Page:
Review of Sexual Science and the Law
Queen's Law Journal, Vol. 19, p. 465, 1993
4 Pages Posted: 17 Aug 2008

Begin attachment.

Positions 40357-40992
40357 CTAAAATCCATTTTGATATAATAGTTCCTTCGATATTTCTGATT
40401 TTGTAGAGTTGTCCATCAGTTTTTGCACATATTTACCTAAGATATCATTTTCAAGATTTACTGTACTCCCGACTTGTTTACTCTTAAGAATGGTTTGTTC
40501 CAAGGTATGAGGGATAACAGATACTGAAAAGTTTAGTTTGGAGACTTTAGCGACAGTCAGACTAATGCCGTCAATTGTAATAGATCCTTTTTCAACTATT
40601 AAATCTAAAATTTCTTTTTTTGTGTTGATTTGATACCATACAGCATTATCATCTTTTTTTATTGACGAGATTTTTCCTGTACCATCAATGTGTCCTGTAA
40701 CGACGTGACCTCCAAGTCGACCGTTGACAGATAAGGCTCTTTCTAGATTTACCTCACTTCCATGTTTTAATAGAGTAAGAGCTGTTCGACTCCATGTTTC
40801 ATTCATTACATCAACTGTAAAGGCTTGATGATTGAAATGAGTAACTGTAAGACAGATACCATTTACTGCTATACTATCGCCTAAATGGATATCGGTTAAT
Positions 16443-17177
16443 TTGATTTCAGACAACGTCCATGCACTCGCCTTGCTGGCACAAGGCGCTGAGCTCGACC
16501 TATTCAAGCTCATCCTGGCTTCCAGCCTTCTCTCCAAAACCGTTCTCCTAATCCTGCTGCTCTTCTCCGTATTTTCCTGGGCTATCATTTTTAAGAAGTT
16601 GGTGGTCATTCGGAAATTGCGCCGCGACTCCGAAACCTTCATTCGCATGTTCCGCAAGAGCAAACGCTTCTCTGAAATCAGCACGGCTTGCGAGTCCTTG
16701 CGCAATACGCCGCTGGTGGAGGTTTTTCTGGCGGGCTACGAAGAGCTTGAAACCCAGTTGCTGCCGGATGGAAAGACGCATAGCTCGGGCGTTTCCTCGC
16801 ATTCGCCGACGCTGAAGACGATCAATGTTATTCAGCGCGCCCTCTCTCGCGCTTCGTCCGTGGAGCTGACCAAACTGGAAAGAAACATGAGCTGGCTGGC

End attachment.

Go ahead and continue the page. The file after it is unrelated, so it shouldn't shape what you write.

In the book Sexual Science and the Law Andrew Green tackles sex-linked themes that have become overburdened with stereotypical, intuitive, ill-informed, uninformed, and often alarmist legal reactions conditioned by conservative, parentalistic (usually paternalistic) attitudes. His review of the characteristics and origins of sexual behaviours, their consequences, and how courts have responded to them provides rich material for reflection on how courts reach decisions, the range of legitimate speculation that should influence judicial dispositions, and how laws might be reformed in light of what is known about human behaviour concerning sexual and related matters. The book also offers students and practitioners of family, criminal, and medical law a good sense of the type of expert testimony that may be invoked to explain backgrounds to events, and the foreseeable consequences of the different orders that judges can make.
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